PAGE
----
In the weeks approaching Halloween, we have the chance to see what value this celebration holds for children and note some of the risks. It’s important for adults to be aware that for young or highly sensitive older children, grotesque images in movies and holiday displays can haunt children’s sleep and psyches for weeks after Halloween, even if they protest that they love scary things.
The positive news is Halloween provides an occasion to enhance children’s emotional development by letting them act out fantasies and overcome fears and feelings of helplessness. In our elementary parade on Halloween, we ask children not to wear frightening masks, but children get the chance to show off their costumes and their bravery as they see an assortment of ghosts and powerful figures traveling around the school and through the preschool yards, and afterward everyone can say, “I wasn’t afraid!”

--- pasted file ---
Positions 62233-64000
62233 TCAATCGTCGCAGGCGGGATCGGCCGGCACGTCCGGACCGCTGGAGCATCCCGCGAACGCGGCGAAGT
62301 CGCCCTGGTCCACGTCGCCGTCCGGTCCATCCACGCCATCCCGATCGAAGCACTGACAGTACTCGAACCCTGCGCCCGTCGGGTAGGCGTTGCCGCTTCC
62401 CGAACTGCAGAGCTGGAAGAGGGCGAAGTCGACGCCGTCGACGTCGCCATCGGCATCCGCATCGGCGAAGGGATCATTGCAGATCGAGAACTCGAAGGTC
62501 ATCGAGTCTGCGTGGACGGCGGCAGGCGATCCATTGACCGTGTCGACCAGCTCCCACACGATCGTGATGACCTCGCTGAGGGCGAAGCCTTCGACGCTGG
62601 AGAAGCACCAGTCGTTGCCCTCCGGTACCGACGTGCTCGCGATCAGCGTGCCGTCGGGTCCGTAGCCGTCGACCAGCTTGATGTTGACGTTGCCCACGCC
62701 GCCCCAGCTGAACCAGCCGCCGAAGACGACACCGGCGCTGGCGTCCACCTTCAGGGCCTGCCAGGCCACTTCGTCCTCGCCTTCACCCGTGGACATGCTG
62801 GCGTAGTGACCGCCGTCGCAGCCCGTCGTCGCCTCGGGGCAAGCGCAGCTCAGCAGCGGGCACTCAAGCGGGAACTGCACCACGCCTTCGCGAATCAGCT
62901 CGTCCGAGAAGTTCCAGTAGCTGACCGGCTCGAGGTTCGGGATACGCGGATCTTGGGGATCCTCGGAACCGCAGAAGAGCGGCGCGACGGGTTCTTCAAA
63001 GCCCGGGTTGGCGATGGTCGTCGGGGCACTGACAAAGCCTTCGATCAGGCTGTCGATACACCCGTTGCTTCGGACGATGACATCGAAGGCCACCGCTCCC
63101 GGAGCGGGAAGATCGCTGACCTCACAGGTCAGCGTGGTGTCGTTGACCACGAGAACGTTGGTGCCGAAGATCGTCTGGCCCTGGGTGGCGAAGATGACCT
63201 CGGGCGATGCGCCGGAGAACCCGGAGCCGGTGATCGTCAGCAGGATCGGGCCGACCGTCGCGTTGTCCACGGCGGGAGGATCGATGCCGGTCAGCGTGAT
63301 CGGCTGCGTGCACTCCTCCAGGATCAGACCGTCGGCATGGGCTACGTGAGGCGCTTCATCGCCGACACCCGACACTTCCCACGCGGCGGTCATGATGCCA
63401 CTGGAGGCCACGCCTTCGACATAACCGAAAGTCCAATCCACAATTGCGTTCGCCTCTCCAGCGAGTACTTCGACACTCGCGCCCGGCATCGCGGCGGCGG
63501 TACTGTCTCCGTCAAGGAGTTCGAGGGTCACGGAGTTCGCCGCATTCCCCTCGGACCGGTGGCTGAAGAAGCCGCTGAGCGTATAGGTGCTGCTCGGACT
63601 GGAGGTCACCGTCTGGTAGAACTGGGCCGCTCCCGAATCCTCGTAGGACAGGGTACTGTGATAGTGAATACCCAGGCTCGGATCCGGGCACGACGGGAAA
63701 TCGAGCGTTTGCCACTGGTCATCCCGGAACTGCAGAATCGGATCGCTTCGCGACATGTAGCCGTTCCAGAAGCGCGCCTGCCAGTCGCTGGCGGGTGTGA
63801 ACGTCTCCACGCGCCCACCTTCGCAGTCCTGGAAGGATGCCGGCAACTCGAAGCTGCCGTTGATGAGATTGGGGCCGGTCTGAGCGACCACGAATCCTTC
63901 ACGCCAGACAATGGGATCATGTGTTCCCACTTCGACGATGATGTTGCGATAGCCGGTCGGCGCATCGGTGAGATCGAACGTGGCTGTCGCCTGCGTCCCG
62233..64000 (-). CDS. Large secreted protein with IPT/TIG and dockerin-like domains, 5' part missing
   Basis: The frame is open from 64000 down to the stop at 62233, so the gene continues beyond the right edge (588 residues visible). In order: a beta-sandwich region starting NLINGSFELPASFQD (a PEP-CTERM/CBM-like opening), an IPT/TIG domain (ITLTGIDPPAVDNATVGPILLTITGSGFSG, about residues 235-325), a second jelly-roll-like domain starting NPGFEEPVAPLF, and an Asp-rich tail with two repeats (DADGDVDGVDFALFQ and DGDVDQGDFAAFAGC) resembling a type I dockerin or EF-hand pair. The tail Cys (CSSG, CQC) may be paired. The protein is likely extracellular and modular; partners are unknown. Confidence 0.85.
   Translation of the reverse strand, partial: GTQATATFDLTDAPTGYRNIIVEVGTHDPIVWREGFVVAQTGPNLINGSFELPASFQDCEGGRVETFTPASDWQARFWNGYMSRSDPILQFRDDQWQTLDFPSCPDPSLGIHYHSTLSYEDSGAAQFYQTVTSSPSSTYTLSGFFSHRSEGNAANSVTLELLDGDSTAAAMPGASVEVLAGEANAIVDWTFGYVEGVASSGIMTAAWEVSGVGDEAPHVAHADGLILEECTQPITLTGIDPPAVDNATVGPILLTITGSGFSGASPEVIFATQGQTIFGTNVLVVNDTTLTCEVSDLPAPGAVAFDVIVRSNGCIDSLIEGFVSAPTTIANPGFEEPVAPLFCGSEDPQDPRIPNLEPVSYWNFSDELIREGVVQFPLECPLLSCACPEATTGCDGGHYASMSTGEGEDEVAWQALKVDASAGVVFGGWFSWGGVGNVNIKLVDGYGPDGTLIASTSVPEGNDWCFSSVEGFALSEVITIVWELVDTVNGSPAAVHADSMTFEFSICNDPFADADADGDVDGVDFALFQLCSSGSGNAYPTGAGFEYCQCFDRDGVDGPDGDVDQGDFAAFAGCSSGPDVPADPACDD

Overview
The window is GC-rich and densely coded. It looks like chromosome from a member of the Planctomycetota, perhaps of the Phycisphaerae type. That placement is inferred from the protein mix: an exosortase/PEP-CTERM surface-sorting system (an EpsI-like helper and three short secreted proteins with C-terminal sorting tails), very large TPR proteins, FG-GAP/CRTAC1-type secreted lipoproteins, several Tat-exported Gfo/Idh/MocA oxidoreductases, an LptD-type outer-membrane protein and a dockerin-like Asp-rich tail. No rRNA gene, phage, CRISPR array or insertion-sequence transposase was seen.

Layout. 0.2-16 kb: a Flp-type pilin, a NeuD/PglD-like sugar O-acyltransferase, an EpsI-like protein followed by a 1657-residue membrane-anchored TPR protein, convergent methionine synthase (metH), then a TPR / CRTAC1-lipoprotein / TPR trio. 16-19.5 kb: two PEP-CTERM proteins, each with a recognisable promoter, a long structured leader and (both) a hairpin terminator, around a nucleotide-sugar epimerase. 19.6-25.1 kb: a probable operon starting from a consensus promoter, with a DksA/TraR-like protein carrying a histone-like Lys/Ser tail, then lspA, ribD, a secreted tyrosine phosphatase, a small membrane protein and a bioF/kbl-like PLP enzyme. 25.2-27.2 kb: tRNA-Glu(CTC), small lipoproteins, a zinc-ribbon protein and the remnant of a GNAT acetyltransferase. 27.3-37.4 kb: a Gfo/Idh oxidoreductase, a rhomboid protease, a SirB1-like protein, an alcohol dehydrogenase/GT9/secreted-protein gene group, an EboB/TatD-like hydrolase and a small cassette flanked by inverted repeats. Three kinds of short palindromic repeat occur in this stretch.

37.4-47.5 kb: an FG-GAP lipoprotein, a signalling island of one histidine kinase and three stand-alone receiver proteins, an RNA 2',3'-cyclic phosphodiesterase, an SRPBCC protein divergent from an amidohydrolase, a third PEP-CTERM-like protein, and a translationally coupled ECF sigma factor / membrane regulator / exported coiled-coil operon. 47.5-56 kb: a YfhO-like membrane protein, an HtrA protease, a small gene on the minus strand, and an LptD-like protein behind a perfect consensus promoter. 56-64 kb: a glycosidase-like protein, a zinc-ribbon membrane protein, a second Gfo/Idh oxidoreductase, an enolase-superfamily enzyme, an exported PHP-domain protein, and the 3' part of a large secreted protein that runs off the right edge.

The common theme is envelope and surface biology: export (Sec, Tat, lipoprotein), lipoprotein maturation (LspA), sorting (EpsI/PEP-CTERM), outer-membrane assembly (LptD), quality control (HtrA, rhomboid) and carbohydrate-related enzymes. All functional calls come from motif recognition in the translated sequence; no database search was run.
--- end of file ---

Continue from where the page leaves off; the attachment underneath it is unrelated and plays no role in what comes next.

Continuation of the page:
Halloween offers some of the benefits of dramatic play and play therapy, situations where children are given free rein to experiment with expressing new aspects of the personality. An emphasis on creating a strong sense of self and playfulness with others is a priority right now, after the isolation and social regression of COVID. It’s part of making wellness a priority.
Sometimes parents in preschool express concern about boys wearing dresses, not realizing that trying on new identities without being judged is an important process in emotional development. Dramatic play often doesn’t involve an appreciative audience, but on Halloween children (and adults) can look forward to really being seen.
The process of creating a new self is enhanced by the amount of involvement and creativity children put into it. Store-bought Power Ranger or even Disney princess costumes don’t afford a child a lot of choices. Problem solving about their costume choices promotes emotional investment and learning. In preparation for trick-or-treating, children of every age can make choices that make them feel empowered. Do they want an extra prop? Do they want make-up or a mask? Do they want to create a lookalike costume with a friend or be individual?
Halloween can remind us all of the importance of making time for play and pretend throughout the year, not just on a day of nationally recognized celebration.